Blaine Penner survived an avalanche in Norns Range. Photo: Blaine Penner

Blaine Penner survived an avalanche in Norns Range. Photo: Blaine Penner

Kootenay man survives avalanche and lives to tell the tale

Blaine Penner accidentally stepped out onto a cornice, triggering avalanche

“It’s not every day you fall off a mountain and live to tell the tale,” says Blaine Penner of the experience that left him looking death in the face on a West Kootenay mountain.

Penner headed out with friends on the morning of Feb. 5 for a day of snowmobiling in the Norns Range north of Castlegar. They drove up Lady Bird Road out of Pass Creek and spent several hours having fun on their sleds.

The experienced group had checked avalanche conditions before heading out and finding them to be “considerable” decided to stick to what they considered “safe zones”.

Shortly after 2:00 p.m. Penner and his friend paused for a break and Penner got off his sled and walked out to the edge of what he thought was a ridge. Turns out he was confused about the location and discovered he was actually standing on a cornice of snow.

Penner saw a crack and felt the ground beneath him shift as the cornice broke off.

“I knew it was already too late,” said Penner, so he instantly reached for the cord on his avalanche airbag.

By the time he hit the ground about 50 feet below, the airbag had fully deployed. From that point, Penner continued to ride the top of an avalanche down the mountain.

“It starts to pull me under into it and I know I’m getting buried under the snow, but I can feel my airbag popping me up,” said Penner.

“I was doing everything I could to keep my head upright.”

Eventually, Penner says he just accepted the fact that he was going to die.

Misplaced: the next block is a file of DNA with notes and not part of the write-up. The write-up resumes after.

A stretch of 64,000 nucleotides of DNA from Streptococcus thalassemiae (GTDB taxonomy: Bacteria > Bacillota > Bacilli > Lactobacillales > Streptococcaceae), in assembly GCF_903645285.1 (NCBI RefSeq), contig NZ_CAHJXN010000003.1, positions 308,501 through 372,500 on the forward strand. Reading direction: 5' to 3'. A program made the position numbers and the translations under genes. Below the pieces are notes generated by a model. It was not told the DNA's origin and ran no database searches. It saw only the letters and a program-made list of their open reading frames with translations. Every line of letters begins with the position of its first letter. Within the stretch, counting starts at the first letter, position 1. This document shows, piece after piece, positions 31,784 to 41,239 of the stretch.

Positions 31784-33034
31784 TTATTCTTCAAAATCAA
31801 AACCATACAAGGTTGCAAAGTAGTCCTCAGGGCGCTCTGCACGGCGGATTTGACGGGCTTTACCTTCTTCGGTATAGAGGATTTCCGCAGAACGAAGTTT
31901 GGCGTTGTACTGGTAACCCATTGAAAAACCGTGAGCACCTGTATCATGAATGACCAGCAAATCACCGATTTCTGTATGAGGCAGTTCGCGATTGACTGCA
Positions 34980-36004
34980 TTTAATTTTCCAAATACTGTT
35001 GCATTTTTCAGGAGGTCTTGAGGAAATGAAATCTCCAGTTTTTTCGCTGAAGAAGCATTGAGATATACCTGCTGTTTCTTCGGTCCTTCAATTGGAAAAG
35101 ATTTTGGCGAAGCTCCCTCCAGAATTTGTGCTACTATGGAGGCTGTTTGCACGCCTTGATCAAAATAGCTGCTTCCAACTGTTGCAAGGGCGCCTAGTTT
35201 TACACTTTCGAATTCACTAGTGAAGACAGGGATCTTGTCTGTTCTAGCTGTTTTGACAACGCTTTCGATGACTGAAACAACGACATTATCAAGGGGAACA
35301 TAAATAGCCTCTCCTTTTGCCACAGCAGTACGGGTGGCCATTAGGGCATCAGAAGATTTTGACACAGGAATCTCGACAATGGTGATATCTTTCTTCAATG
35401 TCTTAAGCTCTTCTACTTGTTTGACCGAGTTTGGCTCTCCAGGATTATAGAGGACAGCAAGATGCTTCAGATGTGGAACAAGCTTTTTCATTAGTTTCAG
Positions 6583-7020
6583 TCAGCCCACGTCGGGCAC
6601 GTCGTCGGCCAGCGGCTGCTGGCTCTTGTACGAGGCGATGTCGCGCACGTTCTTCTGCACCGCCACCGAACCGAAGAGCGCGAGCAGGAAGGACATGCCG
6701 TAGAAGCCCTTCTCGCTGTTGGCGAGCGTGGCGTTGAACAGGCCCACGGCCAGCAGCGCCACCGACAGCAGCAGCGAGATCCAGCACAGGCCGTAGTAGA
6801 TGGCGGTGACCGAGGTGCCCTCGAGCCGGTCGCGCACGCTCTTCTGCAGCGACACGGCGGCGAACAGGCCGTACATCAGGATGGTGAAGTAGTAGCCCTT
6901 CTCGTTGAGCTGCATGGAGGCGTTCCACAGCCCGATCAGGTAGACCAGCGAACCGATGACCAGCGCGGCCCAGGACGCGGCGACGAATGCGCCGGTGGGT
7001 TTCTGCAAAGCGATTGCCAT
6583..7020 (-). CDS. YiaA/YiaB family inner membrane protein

“I had to fully surrender to accepting that I could go over a 1000-foot cliff and die at any moment. I had to make peace with it.”

But Penner decided that even though he was accepting the inevitable, he was going to fight it with all his might for as long as he could. He says his brain began to process what was going on and soon his thoughts became more of a litany of scenarios — I hope I don’t land on a rock, I hope I don’t land on my head, I hope I don’t break my neck.

As he tumbled downwards, he kept fighting to keep his head up, always looking for a bit of light.

When Penner finally came to a stop, there was a moment where he thought he must have died since he had just surrendered that there was no other way the journey would end.

But then, his friend’s voice came screaming out of the radio, calling his name.

He laid back and let his mind go for just a minute.

“You are in total disbelief after going through something like that,” he said.

Penner got up, gave himself an assessment and determined that the only thing wrong with him was a charlie horse.

“I got on the radio to Nate, told him not only was I alive, but that I was completely uninjured,” said Penner.

At that point he had travelled almost 3000 feet down the mountain.

Penner told his friend to bunker down — he was going to start hiking back up.

Meanwhile, a sledder from a different group had already called it a day and returned to his home around Slocan Park. But he had forgotten to turn off his radio. He overheard the commotion and conversation between Penner and his friend and offered assistance. The man named Jesse called Penner’s friends and family and Castlegar Search and Rescue was notified of the situation.

“I knew I was in danger of a second avalanche,” said Penner.

“The smartest thing to do probably would have been to sit and wait for the helicopter — but I’m not that person. I challenged myself to hike myself out of the situation that I put myself in.”

The climb to the top took him four hours and he could just see the orange glow of the sunset when he got there.

Penner says there’s some lessons to be learned from the experience and wants to share them with others.

“I made one complacent choice — if I had made two, it would have cost me my life,” says Penner.

“I kept my helmet on, I had my backpack on, I had my trigger out for my airbag, I had a charged radio.”

Penner’s message to others: buy the gear, wear your gear and know how to use it.

“Without it, I wouldn’t be here.”

Avalanchekootenay

Get local stories you won't find anywhere else right to your inbox.
Sign up here

 

Blaine Penner survived an avalanche in Norns Range. Photo: Blaine Penner

Blaine Penner survived an avalanche in Norns Range. Photo: Blaine Penner

Blaine Penner survived an avalanche in Norns Range. Photo: Blaine Penner

Blaine Penner survived an avalanche in Norns Range. Photo: Blaine Penner